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Webnotes: a simple replacement for comments, pingbacks, and webmentions

One of the best things about regularly blogging on your own personal website is putting your thoughts and ideas out into the world and having them resonate with others.

In the earlier days of blogging—and especially before large social media networks took over—much of that occurred in blog comment sections, or pings and trackbacks from others responding to your post in a post of their own. In the more recent Indieweb era, webmentions are being implemented to carry forward this “have a conservation online” mentality.

Unfortunately, facilitating a public discussion via blog posts can be tricky. Comments and pingbacks/trackbacks are easily targeted by spammers, bots, and other shady SEO types. And not all comments are friendly, warranted, on-topic, or at all useful.

And to manage all of these interactions, site owners need to design their site to accept them, which for many of us, can be a huge barrier to implementing them—not to mention moderate the incoming submissions.

And even when there is useful discussion around your post, it may occur elsewhere, whether on social media, or maybe a discussion board, or even in emails or other direct messages—never reaching your site to begin with.

Enter Webnotes

A simple solution to all of this is something I’m calling Webnotes.

Webnotes are found at the end of a blog post or page that reference comments, links, related posts, and any other useful information that was received (or added) after the item was published.

These webnotes are added by the site author manually and can be displayed and organized however you’d like them to be. This keeps the site author in control of what is displayed on their own website, while still acknowledging useful comments and directing readers to other places where they can find out more.

And because webnotes are not semi-automated processes like comments and webmentions, you can avoid bots, spammers, and trolls—and use simpler website technologies, too. You can easily implement webnotes on any website platform, and you need absolutely no additional knowledge or skills to do so.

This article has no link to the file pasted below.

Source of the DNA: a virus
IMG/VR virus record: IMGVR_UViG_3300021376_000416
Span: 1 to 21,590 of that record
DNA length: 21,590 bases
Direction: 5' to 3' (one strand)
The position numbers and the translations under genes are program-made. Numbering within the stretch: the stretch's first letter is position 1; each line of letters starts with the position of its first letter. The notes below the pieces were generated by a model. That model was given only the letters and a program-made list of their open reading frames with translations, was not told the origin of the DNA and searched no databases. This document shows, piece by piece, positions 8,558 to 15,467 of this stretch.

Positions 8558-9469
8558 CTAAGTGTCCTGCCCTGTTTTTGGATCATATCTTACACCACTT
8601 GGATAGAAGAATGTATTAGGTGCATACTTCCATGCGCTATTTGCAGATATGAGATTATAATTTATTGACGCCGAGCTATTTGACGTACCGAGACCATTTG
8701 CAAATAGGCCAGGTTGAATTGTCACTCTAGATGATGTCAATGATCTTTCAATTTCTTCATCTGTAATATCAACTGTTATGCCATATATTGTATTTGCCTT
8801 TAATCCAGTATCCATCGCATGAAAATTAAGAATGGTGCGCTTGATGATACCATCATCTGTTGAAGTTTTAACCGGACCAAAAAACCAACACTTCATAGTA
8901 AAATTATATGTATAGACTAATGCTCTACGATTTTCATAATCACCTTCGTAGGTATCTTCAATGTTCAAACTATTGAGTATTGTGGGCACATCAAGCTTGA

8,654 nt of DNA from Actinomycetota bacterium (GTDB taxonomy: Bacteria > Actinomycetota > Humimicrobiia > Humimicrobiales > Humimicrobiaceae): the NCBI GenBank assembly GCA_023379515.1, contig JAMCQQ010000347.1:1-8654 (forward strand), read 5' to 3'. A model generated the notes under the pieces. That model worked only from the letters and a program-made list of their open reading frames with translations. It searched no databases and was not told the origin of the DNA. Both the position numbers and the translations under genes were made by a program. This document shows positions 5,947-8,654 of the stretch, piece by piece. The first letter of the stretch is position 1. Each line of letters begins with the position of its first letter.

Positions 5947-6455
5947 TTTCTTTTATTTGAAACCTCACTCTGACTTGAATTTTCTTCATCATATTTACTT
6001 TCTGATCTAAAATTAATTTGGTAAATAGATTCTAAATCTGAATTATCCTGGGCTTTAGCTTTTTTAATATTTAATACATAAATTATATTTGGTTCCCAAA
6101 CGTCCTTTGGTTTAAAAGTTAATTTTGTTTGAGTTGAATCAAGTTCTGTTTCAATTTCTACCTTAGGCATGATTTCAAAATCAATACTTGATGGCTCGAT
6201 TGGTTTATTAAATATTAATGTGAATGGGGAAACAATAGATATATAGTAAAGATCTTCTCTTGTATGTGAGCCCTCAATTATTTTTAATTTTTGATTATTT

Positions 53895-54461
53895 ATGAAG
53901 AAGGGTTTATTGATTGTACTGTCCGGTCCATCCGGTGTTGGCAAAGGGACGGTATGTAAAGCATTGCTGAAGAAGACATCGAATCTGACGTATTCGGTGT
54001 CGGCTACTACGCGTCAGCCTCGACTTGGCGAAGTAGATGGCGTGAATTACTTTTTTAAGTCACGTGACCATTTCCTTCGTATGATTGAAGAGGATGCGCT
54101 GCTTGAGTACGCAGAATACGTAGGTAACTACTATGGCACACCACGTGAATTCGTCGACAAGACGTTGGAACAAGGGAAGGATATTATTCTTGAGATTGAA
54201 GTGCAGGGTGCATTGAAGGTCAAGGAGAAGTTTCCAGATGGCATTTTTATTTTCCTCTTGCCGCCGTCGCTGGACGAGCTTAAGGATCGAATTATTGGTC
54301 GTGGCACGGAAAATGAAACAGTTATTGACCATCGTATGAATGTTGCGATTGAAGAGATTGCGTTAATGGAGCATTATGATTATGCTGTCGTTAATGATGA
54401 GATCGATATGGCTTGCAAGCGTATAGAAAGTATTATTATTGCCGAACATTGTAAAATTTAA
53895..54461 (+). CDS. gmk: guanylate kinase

Since you decide what is important to add and what isn’t, you can avoid some of the nice-but-mostly-useless stuff—like a comment saying “great post!” or a trackback link from someone’s linkblog or a social media thread that goes wildly off-topic—that can clutter things up without adding any value.

Instead, webnotes simply highlight whatever is useful and additive, and nothing more.

Another thing that I like about the webnotes method is that it allows for conversation to occur anywhere, and still be included with the post.

Maybe that’s an additional piece of information that was provided by email. Or a link to someone else’s own post about the topic that provides a different point of view. Or a relevant resource that you were subsequently alerted to. You can pull in quotes from wherever you’d like, and display them however you’d like too. You can even paraphrase a comment to make it more understandable if you’d like. You can attribute a quote, or not attribute it if that’s more appropriate. It’s your site, after all.

In particular, webnotes are great for email conversations—which is one of my favorite ways of interacting with posts, as they tend to be far more thoughtful and useful than simple social media comments. And since we all have email, it’s an easy way to gather comments and additional resources, simply by providing a contact form or email link after each post.

The downside is, of course, that it requires the site author to add these webnotes manually.

But that friction is, in my mind, good friction to have. It weeds out the chaff, ignores the useless, and is blind to the petty. It respects the reader. And it’s easier to do than you think.


Here’s an example of webnotes on my last post on Using Text Replacements, where I added a link to someone else’s blog post that offered an additional use I hadn’t included in my original post.